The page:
From creating artwork to designing our stencil for the bathroom tiles , Adobe Illustrator is my go-to program. It’s not necessarily the go-to program for designers and woodworkers, but it’s what I’ve always loved and used. My favorite part about it? It’s super easy to get the hang of. Once you know how to work the basic program, you can create so much. And if you love it and want to keep growing your skills? You can create nearly anything! It’s a really powerful tool, but it’s also great for beginners.
I love it, but…
Unfortunately, Illustrator doesn’t have a free version. But don’t let that deter you just yet! You can get a 7-day free trial of the program. And like I mentioned earlier, it’s pretty easy to get the hang of, so you can create a lot of really cool things in 7 days. Before getting the trial, I recommend thinking of a few projects that you want to create and then knock out those plans during your trial. You can create solid designs, get all of your measurements, and all of the angled cuts you need. All this will make your life MUCH easier and it’ll cut down on surprises and inaccurate cuts during your project.
I love Illustrator so I pay for the annual membership, but if you only have a project or two coming up, the free trial is perfect for you!
Alright, let’s dive on in.
Before we begin
Before we create anything, there are a few things we need to get out of the way. First, I’ve found that creating a rough sketch on a piece of paper makes the design process easier later. Don’t worry about spacing or the exact number of boards you will use, just sketch a rough idea that you can refer to later.
Once you’ve sketched your design, it’s time to measure your room. Try to be as precise as possible in this step and measure at least twice. How well you measure here will determine how accurate your board measurements are later. You’ll need to get all of the measurements of your wall including:
- Distance from top of baseboard to ceiling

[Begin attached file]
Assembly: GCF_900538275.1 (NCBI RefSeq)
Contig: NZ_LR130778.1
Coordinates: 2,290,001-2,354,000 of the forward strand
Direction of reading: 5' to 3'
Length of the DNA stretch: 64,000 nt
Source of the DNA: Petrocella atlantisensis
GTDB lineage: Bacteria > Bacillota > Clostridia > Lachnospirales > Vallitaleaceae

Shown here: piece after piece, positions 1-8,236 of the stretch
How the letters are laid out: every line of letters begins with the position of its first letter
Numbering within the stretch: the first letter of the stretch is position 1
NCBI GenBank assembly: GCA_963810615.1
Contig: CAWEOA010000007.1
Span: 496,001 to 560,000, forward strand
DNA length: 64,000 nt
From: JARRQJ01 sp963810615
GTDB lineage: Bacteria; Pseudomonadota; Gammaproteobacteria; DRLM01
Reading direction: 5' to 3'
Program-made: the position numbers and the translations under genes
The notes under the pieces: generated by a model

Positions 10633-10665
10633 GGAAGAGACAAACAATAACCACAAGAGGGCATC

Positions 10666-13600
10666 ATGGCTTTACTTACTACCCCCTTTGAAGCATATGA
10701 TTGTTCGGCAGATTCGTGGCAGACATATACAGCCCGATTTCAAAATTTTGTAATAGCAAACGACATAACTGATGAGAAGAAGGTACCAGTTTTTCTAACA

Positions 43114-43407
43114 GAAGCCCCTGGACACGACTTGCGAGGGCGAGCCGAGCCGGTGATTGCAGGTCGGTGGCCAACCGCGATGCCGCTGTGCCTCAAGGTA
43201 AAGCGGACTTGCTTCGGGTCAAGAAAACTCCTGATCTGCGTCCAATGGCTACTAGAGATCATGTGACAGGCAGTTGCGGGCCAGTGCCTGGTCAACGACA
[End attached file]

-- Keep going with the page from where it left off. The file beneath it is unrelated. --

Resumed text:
- Width of the entire wall
- Distance to window (from the ceiling, top of the baseboards, and corners of the wall)
- Distance to outlets (from the top of the baseboard, from the corner)
- Size of outlets
- Size of window
- Note: if you are removing or replacing the baseboard as part of your design, be sure to measure from the floor to the ceiling. Since we weren’t touching the baseboards, we did not include it in our sketches.
1. It’s time to jump into Illustrator!
If you do not already have Illustrator downloaded, you can go to https://www.adobe.com/products/illustrator.html.
Once you get it downloaded, it’s time to create your artboard. Even though your measurements are in inches, you don’t want to choose inches. The file would be way too large! I usually choose cm, but mm would also work just fine! Don’t worry about converting your room measurements into cm or mm. Just enter them as if it were in inches and ignore the units from here on out ?
After you’ve entered the width and height of your room and selected either cm or mm as your unit, click “create.”
Ta-dah! You have an artboard. I told you this was easy-peasy!
Now we’re *almost* ready to start creating things. Before we do, I want to show you the Properties Panel. On the right side of your Illustrator window, you should see something that says “Properties.” If the panel is not already expanded like the screenshot below, you just need to click on “Properties” to expand it. This panel will have a lot of the key information for you, all in one place!
2. Create rectangles and add obstacles
One of the most difficult things about feature walls is working around outlets, windows, and other obstacles. You can definitely cut your boards around them, but this is an extra step and an extra potential headache. My preference is to avoid them altogether through strategic design!
To add in any obstacles (baseboards, windows, outlets, etc.), open the rectangle tool. A keyboard shortcut is to click “m” on your keyboard, then double-click anywhere on your artboard to open the dialogue box. The dialogue box will ask you dimensions. Enter your measurements. Remember, ignore the units!